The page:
For table topics, speakers can speak for up to 2 minutes. When there is 1 minute left, the green light will go on. When there are 30 seconds left, the yellow light will go on and the speaker should begin to conclude the speech. When their time is up, the red light goes on. If they go 15 seconds over, they will hear 1 buzz. If they go 30 seconds over, they will hear 2 buzzes and then they will be clapped down.

For the other speeches, when there are 2 minutes left in the speech, the green light goes on. When there is 1 minute left, the yellow light goes on and when time is up, the red light goes on. Speakers will be buzzed once if they go 15 seconds over and twice if they go 30 seconds over.

The "other" speeches that you will need to time are prepared speeches and all evaluations. You do not need to time the Wit, Invocation, and Introductions. During the Table Topics session, write down each speaker's name, their topic, and speaking time. You will be asked to present the times after the session.

One important thing to remember is members doing their Ice Breakers will be timed but not buzzed.

When introduction this role, feel free to be creative. Timing is not the most exciting role on the agenda and any imagination you can put into it will be appreciated.
 
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Introductions (Table Topics Master, Toastmaster)
When introducing the Table Topics Master or Toastmaster, your objective is to introduce the speaker to the audience, and the audience to the speaker. Tell the audience why they should be listening to this person. A successful introduction should create excitement within the audience and make the person being introduced feel welcomed. Most introductions will contain general information about the speaker. However, not all of them will build up the person or give them credibility.

When preparing for this role, ask the person 1-2 days before the meeting some general questions (hobbies, interests, job, etc). Next, ask them questions whose answers will be used to build up the person. Some questions you can ask are:
- how long have they been in Toastmasters
- have they achieved any designations (ex. CC, CL)
- have they competed in any contests or won contests
- have they won any club awards (ex. Toastmaster of the Year)
- have they served on the club executive
 
If there is something that the speaker does really well (ex. they have an excellent vocabulary), then include it in your introduction. If you are a new member, you can ask an experienced member to assist you in your introduction. Over time, you will get to know the members better and it gets easier to introduce speakers without having to ask them any questions in advance.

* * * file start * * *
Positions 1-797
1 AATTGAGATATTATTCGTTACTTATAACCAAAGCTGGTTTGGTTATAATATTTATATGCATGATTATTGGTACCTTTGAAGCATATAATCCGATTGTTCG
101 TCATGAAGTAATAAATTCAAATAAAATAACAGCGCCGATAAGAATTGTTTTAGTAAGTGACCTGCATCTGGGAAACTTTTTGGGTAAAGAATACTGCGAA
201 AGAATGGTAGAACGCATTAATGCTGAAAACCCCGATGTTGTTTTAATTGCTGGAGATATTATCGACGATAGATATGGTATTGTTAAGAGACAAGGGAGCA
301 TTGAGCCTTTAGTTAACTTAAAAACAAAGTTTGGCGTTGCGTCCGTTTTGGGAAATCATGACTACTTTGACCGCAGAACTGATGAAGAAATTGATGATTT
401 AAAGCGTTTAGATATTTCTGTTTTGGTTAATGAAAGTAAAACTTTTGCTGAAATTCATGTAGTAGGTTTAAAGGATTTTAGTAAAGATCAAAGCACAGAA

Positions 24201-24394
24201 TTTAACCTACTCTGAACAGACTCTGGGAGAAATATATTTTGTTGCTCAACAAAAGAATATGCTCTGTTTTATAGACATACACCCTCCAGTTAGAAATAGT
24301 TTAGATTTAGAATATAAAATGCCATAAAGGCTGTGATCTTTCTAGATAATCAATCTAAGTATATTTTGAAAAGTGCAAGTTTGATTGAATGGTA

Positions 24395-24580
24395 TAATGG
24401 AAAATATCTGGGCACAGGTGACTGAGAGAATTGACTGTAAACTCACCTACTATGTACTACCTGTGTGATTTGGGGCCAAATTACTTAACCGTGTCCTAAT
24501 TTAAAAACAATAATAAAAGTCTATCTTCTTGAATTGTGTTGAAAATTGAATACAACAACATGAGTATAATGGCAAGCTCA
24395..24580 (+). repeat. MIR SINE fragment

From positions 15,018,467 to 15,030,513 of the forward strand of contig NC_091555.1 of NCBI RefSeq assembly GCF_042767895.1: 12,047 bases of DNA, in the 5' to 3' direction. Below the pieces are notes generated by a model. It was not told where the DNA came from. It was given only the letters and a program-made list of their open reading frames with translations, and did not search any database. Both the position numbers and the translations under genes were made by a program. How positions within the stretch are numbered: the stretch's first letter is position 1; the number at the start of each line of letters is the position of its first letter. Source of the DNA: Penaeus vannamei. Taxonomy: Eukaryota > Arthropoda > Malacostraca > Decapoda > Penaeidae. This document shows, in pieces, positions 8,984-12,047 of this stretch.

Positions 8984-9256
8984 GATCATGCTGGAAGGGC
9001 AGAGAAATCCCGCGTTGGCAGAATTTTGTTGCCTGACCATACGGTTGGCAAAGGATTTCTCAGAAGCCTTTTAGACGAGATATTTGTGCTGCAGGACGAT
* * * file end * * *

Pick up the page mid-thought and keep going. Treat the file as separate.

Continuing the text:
Do not overpraise or upstage the speaker. Remember, they are the star, not you. Also, leave the person's name until the end and lead the applause.
 
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Table Topics Master
As Table Topics Master, you will be leading the club through a 20 minute Table Topics session. Therefore, it is important to be prepared for this role.

As Table Topics Master, do:
- tell us what Table Topics are and why we do them
- inform us how you will choose speakers (will you wait for volunteers or just simply pick speakers?)
- advise the guests they will not be picked but are encouraged to volunteer
- have 6-8 topics or questions
- choose speakers who do not have a speaking role
- have topics that anyone can answer
- lead the applause before and after a speech
- remain standing until the Table Topics speaker has spoken
- know what to do when control is passed between you and the Chair (stand, shake Chair's hand, accept or pass gavel)
 
There are some things to avoid when doing this role. Do not create topics or questions that are related to sex, politics, or religion. Table Topics are challenging enough. We do not want to make it harder by including potentially controversial topics. Do not pick on the Table Topics Evaluator to speak. Also avoid picking on members who will be speaking in the second half unless you have run out of members. Last but not least, if no one volunteers for a topic, just pick a member. Do not wait too long.
 
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Toastmaster
The Toastmaster leads the club through the second half of the meeting when members are delivering their prepared speeches. Like the Table Topics Master, this is a sizable role and adequate preparation is necessary if you are going to handle this role smoothly.

Before the meeting, find out who will be speaking in the second half and what their speech manuals, speech numbers, objectives, and titles are. Get some background information (hobbies/interests, job, education, goals, etc) on each speaker and include it in your speech introduction. Try to do this 1-2 days before the meeting and not 10 minutes before you have to speak.